Waltz with Bashir (Vals Im Bashir)
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In 1982, during the first Lebanon War, filmmaker Ari Folman served in the Israeli army. Twenty years later, when an old friend tells him about a recurring nightmare he’s had about the 26 dogs that he was forced to kill during the war, Folman realizes that he remembers nothing about the war—or his involvement in it.

Later that night, Folman has his first flashback—a short, dreamlike vision about the night of the massacre that took place in the Palestinian refugee camps. Unsure whether the vision is real or just imagined, Folman begins to seek out friends and other former soldiers, in hopes of regaining the memories he’s blocked for two decades.

The Oscar-nominated foreign film, Waltz with Bashir, is a haunting film about the horrors of war, told using the unexpected medium of animation. Without the heavily stylized, surreal graphics, the film would be another war documentary, complete with interviews and recollections. But the animation allows Folman to go deeper into the experience—and to take viewers inside the often dream-like memories of his subjects. And that’s what makes the film stand out from other war movies; that’s what brings those talking heads—and their stories—to life.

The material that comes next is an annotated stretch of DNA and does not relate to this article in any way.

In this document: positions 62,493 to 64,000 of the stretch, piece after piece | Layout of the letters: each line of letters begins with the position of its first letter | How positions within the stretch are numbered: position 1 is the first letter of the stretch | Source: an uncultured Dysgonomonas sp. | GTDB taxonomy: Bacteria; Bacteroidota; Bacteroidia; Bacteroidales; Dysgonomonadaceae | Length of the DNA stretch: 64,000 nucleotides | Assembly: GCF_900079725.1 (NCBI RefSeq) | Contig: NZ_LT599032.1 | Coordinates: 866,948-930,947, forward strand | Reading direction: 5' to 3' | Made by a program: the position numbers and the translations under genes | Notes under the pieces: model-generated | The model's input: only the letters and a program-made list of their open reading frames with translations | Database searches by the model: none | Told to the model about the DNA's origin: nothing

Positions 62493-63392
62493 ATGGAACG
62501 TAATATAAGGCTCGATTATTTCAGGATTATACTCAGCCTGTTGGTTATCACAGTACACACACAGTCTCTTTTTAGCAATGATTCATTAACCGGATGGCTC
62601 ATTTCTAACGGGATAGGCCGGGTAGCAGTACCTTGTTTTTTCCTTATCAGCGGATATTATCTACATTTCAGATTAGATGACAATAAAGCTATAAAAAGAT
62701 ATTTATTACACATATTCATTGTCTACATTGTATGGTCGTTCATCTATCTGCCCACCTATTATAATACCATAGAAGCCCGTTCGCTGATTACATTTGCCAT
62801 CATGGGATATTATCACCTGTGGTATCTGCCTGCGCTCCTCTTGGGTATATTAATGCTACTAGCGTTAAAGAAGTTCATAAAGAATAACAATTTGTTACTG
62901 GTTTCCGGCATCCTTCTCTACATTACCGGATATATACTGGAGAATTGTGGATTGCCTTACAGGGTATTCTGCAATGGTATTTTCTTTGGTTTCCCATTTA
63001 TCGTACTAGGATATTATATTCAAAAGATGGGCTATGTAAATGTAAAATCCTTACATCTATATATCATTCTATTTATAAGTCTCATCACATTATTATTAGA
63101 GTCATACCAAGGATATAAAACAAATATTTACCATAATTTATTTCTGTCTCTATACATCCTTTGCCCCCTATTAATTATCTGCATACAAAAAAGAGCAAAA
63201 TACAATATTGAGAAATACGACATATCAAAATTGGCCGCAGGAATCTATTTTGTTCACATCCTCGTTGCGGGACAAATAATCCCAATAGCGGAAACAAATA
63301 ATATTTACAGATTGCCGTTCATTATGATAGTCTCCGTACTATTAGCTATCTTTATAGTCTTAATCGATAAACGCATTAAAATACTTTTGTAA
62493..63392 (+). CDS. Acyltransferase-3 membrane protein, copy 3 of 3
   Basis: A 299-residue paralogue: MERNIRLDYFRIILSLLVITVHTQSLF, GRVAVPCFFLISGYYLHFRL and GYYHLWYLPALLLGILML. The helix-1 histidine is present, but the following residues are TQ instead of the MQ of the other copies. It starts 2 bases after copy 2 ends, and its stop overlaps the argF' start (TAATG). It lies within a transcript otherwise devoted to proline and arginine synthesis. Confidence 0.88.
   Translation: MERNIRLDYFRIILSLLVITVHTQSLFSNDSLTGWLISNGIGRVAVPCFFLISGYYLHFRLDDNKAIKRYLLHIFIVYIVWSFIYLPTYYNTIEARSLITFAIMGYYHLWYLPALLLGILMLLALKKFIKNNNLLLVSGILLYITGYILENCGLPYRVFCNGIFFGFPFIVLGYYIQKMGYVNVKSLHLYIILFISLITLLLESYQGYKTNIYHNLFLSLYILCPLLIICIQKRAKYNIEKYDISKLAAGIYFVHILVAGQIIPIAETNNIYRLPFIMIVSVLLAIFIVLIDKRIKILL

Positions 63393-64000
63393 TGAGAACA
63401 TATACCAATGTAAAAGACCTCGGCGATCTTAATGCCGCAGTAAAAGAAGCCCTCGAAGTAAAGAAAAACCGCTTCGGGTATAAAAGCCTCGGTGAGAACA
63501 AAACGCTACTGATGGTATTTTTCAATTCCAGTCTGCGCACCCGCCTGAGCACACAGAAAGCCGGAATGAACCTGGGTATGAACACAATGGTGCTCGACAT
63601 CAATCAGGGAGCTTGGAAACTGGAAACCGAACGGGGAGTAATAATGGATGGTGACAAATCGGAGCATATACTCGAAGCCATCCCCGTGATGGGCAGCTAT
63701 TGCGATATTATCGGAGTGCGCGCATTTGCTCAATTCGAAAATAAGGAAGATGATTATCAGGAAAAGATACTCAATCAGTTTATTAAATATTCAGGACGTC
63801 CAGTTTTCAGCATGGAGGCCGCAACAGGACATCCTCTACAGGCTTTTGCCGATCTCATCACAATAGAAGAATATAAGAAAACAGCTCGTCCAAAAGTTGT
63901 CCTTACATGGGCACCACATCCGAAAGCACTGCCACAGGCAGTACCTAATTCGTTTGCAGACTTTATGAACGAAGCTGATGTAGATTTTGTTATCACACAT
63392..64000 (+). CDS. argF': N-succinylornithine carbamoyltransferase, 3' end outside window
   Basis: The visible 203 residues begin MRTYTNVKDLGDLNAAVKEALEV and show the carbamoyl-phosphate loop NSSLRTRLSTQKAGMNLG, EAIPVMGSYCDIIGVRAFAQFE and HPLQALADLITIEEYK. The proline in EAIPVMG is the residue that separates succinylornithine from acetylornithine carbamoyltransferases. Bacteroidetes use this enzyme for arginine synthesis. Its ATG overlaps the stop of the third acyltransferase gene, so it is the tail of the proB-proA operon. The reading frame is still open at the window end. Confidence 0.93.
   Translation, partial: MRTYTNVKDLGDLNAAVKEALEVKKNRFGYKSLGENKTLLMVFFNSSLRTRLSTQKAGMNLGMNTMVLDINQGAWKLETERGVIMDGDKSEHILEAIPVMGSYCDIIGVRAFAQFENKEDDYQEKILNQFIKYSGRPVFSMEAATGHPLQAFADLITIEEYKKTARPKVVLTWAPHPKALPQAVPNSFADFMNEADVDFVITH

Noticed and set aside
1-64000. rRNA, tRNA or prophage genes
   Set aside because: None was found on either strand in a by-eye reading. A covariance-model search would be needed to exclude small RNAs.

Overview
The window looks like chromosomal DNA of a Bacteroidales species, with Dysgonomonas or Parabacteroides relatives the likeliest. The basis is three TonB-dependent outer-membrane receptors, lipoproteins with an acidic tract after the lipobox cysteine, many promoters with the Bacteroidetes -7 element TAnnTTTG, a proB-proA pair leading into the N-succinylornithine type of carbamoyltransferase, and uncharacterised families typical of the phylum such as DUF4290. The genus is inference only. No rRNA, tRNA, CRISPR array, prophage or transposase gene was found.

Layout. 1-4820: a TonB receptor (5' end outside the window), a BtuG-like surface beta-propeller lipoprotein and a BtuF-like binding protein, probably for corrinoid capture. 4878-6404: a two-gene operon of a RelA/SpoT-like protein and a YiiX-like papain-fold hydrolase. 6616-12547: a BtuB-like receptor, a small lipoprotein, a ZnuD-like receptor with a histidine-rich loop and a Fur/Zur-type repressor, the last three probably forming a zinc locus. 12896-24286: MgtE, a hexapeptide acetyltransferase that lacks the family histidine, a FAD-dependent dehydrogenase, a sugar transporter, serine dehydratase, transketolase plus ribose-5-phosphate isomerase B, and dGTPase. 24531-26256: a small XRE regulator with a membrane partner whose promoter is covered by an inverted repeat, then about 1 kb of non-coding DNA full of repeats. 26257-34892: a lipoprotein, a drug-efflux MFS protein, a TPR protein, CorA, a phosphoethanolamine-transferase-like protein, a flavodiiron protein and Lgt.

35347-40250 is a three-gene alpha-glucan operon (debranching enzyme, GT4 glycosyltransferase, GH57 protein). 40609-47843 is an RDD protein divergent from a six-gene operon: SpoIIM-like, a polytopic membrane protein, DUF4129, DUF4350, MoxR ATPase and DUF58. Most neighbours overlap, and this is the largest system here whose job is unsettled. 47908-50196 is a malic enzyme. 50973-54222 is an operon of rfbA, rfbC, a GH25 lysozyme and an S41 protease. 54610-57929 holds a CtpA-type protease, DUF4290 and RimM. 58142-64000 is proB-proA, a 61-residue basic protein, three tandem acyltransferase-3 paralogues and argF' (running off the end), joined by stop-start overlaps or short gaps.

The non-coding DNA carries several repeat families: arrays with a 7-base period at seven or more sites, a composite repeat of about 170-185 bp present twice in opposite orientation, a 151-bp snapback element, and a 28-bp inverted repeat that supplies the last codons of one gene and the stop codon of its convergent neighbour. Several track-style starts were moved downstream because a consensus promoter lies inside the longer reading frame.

Since, in 1982, I was too young to follow wars on the other side of the world, I knew very little about the story as I walked into the theater—and, unfortunately, my general lack of knowledge of the situation did, at times, make the film difficult for me to follow. I often found myself getting lost in the details, trying to piece together memories that—unlike Folman’s—were never mine to begin with.

Still, as long as you’re able to get beyond the details, Waltz with Bashir offers something deeper—something more universal—than the average war movie. In animating his interviewees’ memories, Folman takes viewers deeper into the horrors of war, into those lingering nightmares. Even the simpler moments—like a memory involving dying horses—can be surprisingly vivid and powerful. You’ll watch as beaches become warzones and as soldiers return to a world that seems entirely unaffected by the war that has altered their lives forever. You’ll watch as the soldiers’ mundane daily routine turns to heavy combat in a matter of seconds. You’ll hear about the decisions they made—and the orders they followed—and how their actions have stayed with them ever since. And, at the same time, you’ll watch as those handing out the orders sit back and enjoy their daily dose of porn as they casually send their troops into harm’s way.

Waltz with Bashir is definitely not a feel-good film. It’s not an exhilarating or enjoyable film—so it’s not something you’ll want to watch on a lazy Saturday afternoon. It’s an agonizingly heavy film, but it’s often powerful and poignant. After watching it, you—like these soldiers—will be left with images that you’ll never be able to forget.

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